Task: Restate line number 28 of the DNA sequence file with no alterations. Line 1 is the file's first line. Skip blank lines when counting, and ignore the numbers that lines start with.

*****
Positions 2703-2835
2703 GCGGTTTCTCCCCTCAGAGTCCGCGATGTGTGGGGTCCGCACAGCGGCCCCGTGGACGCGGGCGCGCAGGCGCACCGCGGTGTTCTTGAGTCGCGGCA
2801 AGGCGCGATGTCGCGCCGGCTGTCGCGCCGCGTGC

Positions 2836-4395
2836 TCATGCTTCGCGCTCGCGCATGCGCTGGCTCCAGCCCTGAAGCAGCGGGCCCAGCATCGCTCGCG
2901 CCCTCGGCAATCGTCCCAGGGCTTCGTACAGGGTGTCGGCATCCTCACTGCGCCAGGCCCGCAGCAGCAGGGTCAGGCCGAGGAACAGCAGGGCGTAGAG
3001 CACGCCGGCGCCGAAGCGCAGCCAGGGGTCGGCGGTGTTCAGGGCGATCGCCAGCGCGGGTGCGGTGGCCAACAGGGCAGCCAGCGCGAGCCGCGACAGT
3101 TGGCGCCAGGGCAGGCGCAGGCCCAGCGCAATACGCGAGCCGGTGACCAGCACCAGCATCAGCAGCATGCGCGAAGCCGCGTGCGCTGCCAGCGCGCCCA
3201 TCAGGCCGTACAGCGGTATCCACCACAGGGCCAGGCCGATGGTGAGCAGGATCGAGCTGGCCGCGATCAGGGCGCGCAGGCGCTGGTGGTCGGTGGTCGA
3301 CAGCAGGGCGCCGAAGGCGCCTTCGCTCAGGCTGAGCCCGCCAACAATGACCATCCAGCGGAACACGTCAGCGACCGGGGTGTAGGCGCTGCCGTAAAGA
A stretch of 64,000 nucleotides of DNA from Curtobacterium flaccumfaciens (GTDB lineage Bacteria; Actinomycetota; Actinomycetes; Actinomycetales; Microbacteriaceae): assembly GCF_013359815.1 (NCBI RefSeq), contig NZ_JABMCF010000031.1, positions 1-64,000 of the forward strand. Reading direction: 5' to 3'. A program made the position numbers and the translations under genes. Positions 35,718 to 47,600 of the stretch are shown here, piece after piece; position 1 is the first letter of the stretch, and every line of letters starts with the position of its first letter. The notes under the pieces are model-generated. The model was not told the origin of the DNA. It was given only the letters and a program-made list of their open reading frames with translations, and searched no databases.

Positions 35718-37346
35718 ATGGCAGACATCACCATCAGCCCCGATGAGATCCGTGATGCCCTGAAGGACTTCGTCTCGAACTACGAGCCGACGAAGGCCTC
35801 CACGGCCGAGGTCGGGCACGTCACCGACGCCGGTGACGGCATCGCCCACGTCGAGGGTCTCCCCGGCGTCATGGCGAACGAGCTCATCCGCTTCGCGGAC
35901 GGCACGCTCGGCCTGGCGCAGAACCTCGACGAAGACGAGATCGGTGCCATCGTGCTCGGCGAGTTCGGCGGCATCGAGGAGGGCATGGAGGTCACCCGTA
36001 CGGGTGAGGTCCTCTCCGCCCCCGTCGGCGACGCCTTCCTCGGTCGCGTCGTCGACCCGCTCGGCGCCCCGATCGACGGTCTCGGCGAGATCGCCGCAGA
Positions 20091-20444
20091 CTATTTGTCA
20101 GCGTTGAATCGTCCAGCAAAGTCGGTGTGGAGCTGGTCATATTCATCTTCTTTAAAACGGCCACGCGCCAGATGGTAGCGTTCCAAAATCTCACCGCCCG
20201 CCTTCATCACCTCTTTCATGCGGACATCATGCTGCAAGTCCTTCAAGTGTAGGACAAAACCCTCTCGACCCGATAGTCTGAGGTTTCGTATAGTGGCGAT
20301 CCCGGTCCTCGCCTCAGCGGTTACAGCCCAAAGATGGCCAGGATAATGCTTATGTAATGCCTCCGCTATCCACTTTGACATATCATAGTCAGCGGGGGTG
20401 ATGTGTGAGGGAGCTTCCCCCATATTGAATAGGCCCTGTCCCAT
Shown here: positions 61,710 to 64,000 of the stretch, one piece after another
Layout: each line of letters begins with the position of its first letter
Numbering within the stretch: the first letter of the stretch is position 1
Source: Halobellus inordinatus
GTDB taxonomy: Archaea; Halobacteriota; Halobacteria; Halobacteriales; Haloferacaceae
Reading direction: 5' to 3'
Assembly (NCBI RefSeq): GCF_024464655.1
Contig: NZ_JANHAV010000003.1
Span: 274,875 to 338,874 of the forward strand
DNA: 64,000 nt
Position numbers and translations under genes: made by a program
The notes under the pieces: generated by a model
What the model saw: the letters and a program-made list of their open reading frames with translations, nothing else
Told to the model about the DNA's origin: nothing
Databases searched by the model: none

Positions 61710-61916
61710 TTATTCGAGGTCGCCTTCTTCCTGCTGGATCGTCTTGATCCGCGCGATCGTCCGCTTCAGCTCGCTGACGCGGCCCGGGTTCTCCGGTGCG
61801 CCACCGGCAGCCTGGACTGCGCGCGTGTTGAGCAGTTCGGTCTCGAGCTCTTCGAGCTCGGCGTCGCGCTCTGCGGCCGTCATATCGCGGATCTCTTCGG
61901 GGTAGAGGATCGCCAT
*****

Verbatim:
Reading direction: 5' to 3'